History of Javeenbah

One Flew Over the Cuckoo's NestJaveenbah was formed in the early 1970s by Nerang psychiatrist, Doctor Ivor Fitz-Patrick, as an outlet for local artists, potters, sculptors and writers to come together to display and sell their products.

In the late 1970s Dr Fitz-Patrick expanded his creative concept to include a performing arm with help from fellow potter Shaun Thorburn. With donations from enthusiastic locals, Javeenbah Theatre Company was born.

It was met with a great deal of hope by local actors and directors, who were growing increasingly tired of the staple diet of frothy comedies and outdated musicals being offered by other companies. It was envisaged that Javeenbah would look more to the modern and confronting play to awaken an audience’s awareness of what theatre could truly offer; a philosophy that continues to influence our choice of programming today.

Javeenbah’s first play – One Flew Over the Cuckoo’s Nest by Dale Wasserman – took to the stage on 21 November 1979. Mr Thorburn directed and Dr Fitz-Patrick’s son Paul played the part of one of the hospital aides. Members created a crude stage area beneath Dr Fitz-Patrick’s old Queenslander house on the corner of Cotton and White Streets.

Legend has it that volunteers dug out the downstairs area by hand, but Paul Fitz-Patrick says the story may have been embellished over the years. Volunteers did install steel beams to support the roof and fitted seating salvaged from an auction house. With the artists and artisans working and showing upstairs, the actors performing downstairs and the thriving Bali Hut restaurant next door, Javeenbah soon drew a steady stream of locals eager for something new.

Ambitiously, Javeenbah put on seven productions in its first 12 months under the direction of Mr Thorburn. Almost immediately the performing arm with its increasing membership, began to outgrow its tiny downstairs theatre.

With a new artistic director on board, Gwen Foggon, the theatre moved up the street a little way in 1982 and settled into the Nerang Community Hall where shows were regularly staged for several years. Eventually, the impetus behind the artists and sculptors ran out, leaving only the performing arm, now a legally incorporated association, Javeenbah Theatre Company Inc.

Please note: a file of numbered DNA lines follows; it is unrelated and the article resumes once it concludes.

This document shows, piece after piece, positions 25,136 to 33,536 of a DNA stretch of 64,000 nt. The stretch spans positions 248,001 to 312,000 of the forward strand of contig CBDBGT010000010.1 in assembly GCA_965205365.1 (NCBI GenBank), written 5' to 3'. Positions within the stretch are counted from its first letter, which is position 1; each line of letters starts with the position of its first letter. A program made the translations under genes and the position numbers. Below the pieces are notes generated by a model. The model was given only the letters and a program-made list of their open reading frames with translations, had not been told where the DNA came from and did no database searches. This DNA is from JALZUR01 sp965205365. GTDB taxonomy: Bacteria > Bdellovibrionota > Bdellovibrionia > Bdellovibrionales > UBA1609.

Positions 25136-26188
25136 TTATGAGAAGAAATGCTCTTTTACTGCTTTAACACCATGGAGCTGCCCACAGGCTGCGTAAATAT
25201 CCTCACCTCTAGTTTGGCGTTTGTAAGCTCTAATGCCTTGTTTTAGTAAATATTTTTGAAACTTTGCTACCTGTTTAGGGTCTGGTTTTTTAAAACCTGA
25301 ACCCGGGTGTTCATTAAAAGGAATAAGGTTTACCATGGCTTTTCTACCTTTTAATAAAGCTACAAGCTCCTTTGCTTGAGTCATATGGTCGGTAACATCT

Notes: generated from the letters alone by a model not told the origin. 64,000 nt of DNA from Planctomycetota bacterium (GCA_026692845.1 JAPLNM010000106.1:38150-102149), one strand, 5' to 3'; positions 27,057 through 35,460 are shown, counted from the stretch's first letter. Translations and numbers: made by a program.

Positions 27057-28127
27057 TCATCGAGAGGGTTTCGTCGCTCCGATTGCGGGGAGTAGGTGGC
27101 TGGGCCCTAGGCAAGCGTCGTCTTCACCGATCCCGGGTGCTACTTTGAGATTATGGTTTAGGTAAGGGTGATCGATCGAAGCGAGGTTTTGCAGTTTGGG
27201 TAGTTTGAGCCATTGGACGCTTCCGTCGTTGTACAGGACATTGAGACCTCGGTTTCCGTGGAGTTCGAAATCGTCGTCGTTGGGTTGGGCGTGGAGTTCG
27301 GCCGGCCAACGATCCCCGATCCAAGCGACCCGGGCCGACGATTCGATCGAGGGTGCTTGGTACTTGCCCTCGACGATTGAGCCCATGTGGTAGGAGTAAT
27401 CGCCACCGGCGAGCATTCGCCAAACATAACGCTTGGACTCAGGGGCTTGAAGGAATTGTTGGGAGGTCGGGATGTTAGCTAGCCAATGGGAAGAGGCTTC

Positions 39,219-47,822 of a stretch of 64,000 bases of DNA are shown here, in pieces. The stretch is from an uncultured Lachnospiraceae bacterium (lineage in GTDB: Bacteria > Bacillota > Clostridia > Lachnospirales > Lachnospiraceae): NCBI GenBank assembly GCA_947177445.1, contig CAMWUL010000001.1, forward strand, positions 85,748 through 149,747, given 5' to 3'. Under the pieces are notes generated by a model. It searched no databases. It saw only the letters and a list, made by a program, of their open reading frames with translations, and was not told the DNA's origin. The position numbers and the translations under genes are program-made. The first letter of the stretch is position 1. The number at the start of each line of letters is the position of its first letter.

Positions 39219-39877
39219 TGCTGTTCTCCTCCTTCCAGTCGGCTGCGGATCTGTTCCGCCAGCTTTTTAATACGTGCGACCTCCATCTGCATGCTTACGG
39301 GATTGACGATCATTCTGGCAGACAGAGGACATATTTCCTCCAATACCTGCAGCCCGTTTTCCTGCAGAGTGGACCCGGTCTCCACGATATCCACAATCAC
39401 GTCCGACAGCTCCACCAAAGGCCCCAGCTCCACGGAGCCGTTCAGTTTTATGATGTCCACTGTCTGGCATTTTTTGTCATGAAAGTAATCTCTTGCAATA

Within the company a small team was drawn together to pursue the ultimate goal of establishing its own theatre building. With a lot of effort and the support of the local community and Gold Coast City Council, the theatre eventually relocated to the corner of Ferry and Stevens Street, where it remains today.

“Javeenbah was formed in the early 1970’s by Nerang psychiatrist, Doctor Ivor Fitz-Patrick, as an outlet for local artists, potters, sculptors and writers to come together to display and sell their products.”

It started as little more than a rehearsal space until two demountable buildings were coupled together to make a stage, auditorium and foyer. It had a warm, inviting and intimate atmosphere that was a hit with many visitors. Over the years, alterations and additions were made to the original building that saw a large foyer and bar area added, along with a permanent dressing room for the actors.

All was going well until unthinkable tragedy struck in the early hours of 20 June 2002.

Reckless vandals set fire to our beloved theatre and what had taken more than 20 years to build was gutted in a mere 18 minutes. The entire original section of the building was totally destroyed along with all theatrical props, building materials, costumes, lights – everything.

It was the scheduled closing night of the company’s production of Under Milk Wood by Dylan Thomas. In typical Javeenbah style and spirit, the entire company, with the help of the local community, relocated the whole production a hundred metres up Ferry Street to the Senior Citizens Hall and the show went on.

Exactly 12 months to the day of the devastating fire, Javeenbah had rebuilt its premises and the cast of Ian Austin’s And So Say All of Us were standing on a stage, with a set and under lights. A magnificent effort by the management and members resulted in an even better and bigger building being created out of the ashes.

Javeenbah now mounts six productions a year that include comedy, drama and musicals and aims to produce at least one cutting-edge play per year.

The company strives to maintain the warm, inviting and intimate atmosphere that its pioneers created and to uphold the ideal of modern, up to date and confronting productions to offer audiences a truly satisfying theatrical experience.

It also cherishes its heritage. Natalie Fitz-Patrick, the widow of founder Dr Fitz-Patrick, and the theatre’s first director Shaun Thorburn are honoured Life members of the theatre and the word Javeenbah is taking from the language of local aboriginal tribes and literally means “The Meeting Place”.